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Lowland Raised Mires

The lowland raised mires – or peatbogs to give them a more familar name – are the living, breathing heart of the Solway Coast Area of Outstanding Natural Beauty.

They have evolved over thousands of years into a dome of peat covered in pools and plant life. They are rare and important habitats, which is why all of the raised mires on the Solway are designated as Sites of Special Scientific Interest and some are official National Nature Reserves.

The mires are very acidic and low in nutrient, and they are fed via rainwater falling on to their surface.

The dome of peat grows through the action of three species of sphagnum moss. The mosses colonise small pools and fill them. A second species then comes in because it favours slightly drier conditions. This is then followed by a third species that prefers even drier conditions.

As the mosses rise above the level of the dome, new ponds are created and so the process continues. Some of the Solway’s raised mires are over more than three metres above the surrounding surface water level, and some of the peat bogs are almost 10 metres deep.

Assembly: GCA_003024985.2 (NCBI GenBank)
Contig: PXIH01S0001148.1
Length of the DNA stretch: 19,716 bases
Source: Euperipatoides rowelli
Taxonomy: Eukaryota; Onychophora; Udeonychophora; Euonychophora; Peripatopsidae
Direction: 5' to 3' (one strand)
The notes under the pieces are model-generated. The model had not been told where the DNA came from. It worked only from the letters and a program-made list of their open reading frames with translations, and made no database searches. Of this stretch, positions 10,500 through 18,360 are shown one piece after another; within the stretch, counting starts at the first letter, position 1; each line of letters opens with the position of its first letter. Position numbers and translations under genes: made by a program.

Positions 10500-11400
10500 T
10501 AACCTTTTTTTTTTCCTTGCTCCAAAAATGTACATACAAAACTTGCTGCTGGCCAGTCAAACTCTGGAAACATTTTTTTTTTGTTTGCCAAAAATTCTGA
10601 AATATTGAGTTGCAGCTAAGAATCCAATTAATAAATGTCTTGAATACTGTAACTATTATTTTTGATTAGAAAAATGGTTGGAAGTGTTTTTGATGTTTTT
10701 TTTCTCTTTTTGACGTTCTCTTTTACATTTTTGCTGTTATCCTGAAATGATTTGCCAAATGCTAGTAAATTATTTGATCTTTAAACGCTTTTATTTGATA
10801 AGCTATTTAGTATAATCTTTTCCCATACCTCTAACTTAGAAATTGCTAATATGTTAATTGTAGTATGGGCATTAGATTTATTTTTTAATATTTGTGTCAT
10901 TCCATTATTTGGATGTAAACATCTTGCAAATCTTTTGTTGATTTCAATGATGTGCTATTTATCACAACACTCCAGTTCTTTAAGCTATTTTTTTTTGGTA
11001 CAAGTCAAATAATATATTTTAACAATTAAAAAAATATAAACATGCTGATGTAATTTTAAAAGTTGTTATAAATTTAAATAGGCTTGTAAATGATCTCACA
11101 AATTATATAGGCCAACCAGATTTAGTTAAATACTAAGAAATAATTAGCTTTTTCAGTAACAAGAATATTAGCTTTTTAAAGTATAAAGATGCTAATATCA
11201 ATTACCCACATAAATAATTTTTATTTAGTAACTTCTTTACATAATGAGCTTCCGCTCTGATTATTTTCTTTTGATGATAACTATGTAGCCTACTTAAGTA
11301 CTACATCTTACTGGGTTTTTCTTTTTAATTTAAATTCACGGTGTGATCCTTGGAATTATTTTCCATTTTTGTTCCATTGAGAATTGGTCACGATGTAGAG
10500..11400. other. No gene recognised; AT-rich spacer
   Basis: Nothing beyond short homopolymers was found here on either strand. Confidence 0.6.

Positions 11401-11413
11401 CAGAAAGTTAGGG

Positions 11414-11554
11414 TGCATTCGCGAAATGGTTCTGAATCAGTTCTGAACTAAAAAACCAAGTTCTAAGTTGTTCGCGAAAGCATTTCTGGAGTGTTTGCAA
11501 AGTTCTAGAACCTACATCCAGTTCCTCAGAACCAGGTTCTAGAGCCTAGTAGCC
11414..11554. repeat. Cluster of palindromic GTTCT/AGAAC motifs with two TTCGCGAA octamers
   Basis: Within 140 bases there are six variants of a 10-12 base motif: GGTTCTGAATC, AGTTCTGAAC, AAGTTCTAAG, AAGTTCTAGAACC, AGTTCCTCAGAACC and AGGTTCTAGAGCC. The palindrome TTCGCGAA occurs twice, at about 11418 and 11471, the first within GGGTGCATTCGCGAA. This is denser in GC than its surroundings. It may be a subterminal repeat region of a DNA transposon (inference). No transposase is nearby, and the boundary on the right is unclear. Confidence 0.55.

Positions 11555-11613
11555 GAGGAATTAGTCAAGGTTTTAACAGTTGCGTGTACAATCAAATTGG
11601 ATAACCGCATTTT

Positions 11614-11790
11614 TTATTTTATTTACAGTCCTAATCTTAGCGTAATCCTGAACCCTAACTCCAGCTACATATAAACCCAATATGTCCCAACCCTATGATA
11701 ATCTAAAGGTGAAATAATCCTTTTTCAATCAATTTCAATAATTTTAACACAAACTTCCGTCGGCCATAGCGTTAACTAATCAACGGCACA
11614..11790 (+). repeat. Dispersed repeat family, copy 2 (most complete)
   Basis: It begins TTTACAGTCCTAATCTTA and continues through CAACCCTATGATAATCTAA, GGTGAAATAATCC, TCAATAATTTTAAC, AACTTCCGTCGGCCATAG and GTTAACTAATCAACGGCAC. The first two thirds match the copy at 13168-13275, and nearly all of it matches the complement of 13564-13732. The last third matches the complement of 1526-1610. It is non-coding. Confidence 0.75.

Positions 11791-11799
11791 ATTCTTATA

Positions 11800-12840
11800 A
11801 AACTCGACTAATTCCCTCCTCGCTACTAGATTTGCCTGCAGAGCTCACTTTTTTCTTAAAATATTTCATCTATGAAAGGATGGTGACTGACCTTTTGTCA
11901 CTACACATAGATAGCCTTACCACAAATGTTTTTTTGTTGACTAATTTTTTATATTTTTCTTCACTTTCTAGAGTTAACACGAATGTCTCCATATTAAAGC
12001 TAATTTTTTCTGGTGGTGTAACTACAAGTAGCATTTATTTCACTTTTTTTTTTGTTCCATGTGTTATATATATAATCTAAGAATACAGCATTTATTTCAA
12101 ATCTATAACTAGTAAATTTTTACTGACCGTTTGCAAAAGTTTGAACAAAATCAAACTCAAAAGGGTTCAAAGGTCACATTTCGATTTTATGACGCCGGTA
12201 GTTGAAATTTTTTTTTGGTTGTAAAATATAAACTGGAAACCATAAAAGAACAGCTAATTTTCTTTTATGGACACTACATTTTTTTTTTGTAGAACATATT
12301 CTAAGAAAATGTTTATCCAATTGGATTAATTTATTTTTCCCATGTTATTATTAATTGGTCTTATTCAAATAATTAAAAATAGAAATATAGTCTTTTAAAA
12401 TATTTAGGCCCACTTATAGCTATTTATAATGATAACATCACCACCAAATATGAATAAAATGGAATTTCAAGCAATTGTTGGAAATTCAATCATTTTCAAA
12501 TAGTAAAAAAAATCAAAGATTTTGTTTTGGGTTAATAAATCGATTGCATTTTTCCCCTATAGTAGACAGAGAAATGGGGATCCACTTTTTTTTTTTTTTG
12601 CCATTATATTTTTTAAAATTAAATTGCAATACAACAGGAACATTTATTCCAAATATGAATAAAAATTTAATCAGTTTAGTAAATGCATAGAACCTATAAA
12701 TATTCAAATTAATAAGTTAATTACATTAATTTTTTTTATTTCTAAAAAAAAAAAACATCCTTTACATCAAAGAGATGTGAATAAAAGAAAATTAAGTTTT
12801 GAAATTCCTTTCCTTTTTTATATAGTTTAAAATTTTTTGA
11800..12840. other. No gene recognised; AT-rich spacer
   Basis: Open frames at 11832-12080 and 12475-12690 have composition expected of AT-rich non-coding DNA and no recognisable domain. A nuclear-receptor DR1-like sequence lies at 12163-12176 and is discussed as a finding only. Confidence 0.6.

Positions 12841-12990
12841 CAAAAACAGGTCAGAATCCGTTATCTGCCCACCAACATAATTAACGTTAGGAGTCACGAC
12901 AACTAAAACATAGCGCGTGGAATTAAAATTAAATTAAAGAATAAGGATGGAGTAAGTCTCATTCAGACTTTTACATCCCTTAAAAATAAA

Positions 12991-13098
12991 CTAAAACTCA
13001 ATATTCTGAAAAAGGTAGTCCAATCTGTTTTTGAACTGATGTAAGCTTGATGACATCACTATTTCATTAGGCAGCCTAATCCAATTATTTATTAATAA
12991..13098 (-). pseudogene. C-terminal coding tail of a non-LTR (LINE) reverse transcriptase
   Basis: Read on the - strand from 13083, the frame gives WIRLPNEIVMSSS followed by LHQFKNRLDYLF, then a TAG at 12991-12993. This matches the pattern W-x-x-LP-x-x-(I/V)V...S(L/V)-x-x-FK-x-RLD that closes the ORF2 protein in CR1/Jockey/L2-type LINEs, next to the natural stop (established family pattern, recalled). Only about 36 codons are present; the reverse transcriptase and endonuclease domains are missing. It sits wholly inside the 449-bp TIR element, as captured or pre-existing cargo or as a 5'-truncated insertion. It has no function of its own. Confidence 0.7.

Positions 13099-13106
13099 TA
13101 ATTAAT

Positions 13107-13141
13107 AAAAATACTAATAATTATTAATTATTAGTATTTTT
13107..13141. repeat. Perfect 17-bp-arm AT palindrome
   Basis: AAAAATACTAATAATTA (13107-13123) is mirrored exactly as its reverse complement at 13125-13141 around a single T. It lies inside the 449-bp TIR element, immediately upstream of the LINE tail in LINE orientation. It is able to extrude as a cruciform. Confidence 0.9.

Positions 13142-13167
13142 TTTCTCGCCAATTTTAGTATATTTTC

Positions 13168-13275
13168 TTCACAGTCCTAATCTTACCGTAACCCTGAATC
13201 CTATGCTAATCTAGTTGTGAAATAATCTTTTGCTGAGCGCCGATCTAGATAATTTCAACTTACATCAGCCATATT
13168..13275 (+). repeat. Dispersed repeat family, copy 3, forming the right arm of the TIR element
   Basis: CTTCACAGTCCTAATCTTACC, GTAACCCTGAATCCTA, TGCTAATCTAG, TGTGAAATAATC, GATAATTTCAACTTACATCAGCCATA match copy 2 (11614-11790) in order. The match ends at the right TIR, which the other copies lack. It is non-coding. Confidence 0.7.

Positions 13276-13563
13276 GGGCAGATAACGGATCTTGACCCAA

Many specialist plants such as the carnivorous sundew, which feeds on insects, thrive on the raised mires. In early summer the bogs are covered in  a sea of white fluffy cotton grass and the fragrent bog myrtle grows in abbundance. In the drier areas, cross leaved heath heather blankets the ground and brings a beautiful pink and purple hue in August and September.

The mires of the Solway have suffered because of man’s intervention over hundreds of years. From the monks who drained the land so it could be used for farming, to the creators of the Solway Junction Railway who laid train tracks over it, to the peat harvesting for horticultural use, many generations have impacted on this landscape.

But things are being restored through careful water management. Now the mires are coming back to life. To see some of this work in action, head to Wedholme Flow and Glasson Moss.

The lowland raised mires of the Solway are being restored by Cumbria Wildlife Trust, Natural England, RSPB and the Solway Coast Area of Outstanding Natural Beauty Partnership.